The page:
While preparing some materials for watercolor next week I ran across some earlier explorations with ink and gouache as a painting technique. The resulting effect is similar to a woodcut and the process feels very familiar to printmaking in general, which I have always favored. I remember really enjoying this technique in school and the students who I’ve had work with this concept in past have had really successful results.
I thought I’d share this technique today with some inspirational links to some other artists online who doing some cool hings with this painting approach.
Basic Required Materials:
- 140 lb watercolor paper, stretched or on a block
- waterproof ink (any color)
- white gouache paint (or other light colors)
- cotton ball or paper towel
- Create a drawing of your image on your watercolor paper lightly with graphite. Be careful not to distress the surface of your paper too much.
- Use gouache to cover all areas that are to remain the color of the paper. Some people prefer to use a tinted gouache if working on white paper because it is more visible but be forewarned, some color stains so if you use a different color, use one that is really light and test it on the surface you are working on before using in an entire composition.
- Once the gouache is dry you should very gently coat the entire composition with a layer of solid ink. Light application is critical because harsher application with brush will pull up the gouache and you will see some bleed through (though this may be something you desire!).
- Allow the ink to dry thoroughly and then take the entire piece to the sink or tub (or large bowl/bucket filled with water) to wash-off the gouache. Because the gouache is water-based and the ink is not, the gouache will wash off and the ink will not – rub the cotton-ball or paper towel gently over the surface to pull up the gouache. If you do this too much then the surface of the paper may start to peel up or the ink may start to smear – be observant and you will know when to stop.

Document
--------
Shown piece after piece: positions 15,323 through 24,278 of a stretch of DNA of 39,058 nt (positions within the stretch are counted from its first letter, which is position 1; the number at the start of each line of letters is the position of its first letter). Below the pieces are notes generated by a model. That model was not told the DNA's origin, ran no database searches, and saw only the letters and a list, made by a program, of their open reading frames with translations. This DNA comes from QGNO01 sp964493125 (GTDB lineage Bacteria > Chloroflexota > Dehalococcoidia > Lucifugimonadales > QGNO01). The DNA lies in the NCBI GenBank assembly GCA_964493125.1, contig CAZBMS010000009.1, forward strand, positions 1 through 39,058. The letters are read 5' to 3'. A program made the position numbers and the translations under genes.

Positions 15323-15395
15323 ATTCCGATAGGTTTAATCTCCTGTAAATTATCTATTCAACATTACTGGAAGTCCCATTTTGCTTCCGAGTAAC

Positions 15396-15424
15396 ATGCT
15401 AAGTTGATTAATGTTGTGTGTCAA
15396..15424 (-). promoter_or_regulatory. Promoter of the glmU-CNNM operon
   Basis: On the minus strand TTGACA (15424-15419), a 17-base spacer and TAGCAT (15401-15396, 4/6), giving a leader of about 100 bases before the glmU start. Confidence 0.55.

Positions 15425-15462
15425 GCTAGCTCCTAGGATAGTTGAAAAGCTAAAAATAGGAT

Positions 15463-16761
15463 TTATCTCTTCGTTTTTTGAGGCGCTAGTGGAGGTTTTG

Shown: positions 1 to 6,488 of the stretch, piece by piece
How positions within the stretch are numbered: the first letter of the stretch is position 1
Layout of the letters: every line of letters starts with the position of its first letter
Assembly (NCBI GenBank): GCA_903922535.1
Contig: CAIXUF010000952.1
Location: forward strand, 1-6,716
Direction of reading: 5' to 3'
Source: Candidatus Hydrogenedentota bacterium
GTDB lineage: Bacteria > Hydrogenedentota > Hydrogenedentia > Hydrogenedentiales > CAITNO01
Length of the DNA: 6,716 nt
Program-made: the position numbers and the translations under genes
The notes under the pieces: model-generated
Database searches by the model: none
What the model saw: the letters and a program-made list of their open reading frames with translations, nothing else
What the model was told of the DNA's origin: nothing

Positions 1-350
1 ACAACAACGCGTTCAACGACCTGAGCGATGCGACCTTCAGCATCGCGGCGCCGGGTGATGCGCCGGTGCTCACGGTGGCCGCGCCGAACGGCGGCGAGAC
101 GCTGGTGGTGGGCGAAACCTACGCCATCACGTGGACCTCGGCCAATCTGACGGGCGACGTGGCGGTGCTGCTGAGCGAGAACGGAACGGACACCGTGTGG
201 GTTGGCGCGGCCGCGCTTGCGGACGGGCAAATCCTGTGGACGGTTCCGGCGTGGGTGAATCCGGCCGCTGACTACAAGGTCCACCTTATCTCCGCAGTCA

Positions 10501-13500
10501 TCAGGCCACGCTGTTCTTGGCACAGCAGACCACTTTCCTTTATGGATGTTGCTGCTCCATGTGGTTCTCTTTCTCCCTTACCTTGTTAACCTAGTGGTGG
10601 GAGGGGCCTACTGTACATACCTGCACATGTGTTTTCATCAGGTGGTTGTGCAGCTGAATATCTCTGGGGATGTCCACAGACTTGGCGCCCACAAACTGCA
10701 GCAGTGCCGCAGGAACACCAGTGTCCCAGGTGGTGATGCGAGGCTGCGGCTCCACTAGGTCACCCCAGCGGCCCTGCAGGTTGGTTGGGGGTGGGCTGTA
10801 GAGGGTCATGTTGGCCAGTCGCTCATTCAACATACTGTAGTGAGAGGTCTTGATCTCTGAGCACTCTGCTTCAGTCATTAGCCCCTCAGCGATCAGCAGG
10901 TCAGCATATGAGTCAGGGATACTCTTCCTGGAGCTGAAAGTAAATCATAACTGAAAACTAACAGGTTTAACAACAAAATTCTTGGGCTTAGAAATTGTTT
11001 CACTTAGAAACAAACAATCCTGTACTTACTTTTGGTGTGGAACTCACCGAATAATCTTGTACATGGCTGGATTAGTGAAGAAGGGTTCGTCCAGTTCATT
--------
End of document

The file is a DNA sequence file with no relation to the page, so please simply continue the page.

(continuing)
- When the gouache is washed away allow the piece to dry. If stretched or on a block, the paper should tighten up and relieve a lot of the buckling.
- You can repeat these steps several times – you are only limited by the paper you are using. Cheaper, lighter weight papers will start to deteriorate from the process faster than heavier better quality papers. Just remember that with each new layer – whatever you cover with gouache will stay (relatively) the same as whatever is covered.
- (optional) Work back into your image as desired but be considerate of how the original wash-off is integrated – embrace anomalies!
Tips and things to experiment with:
- Play with varied dilutions of your ink or experiment with colored (waterproof) inks.
- Try using some of the texture techniques from the Basic Techniques Portfolio in your ink.
- Other resists and techniques could add interesting effects too – try working with stencils or masking fluid for additional layering potential.
Examples of effects capable of being created:
Some examples of potential results from this technique:
Here are some links to some great examples of this technique online:
- Lots of inspiration via Pinterest.
- Kit Bell’s handout on the technique is great – check out the work on her website as well while you’re at it.
- R H (Rhonda) Carpenter has a delightful little Goldfinch demo here.
- Joanie Spring offers a more colorful approach in her article for emptyeasel.com.
- Watch the magic of the wash-off reveal in this video on youtube.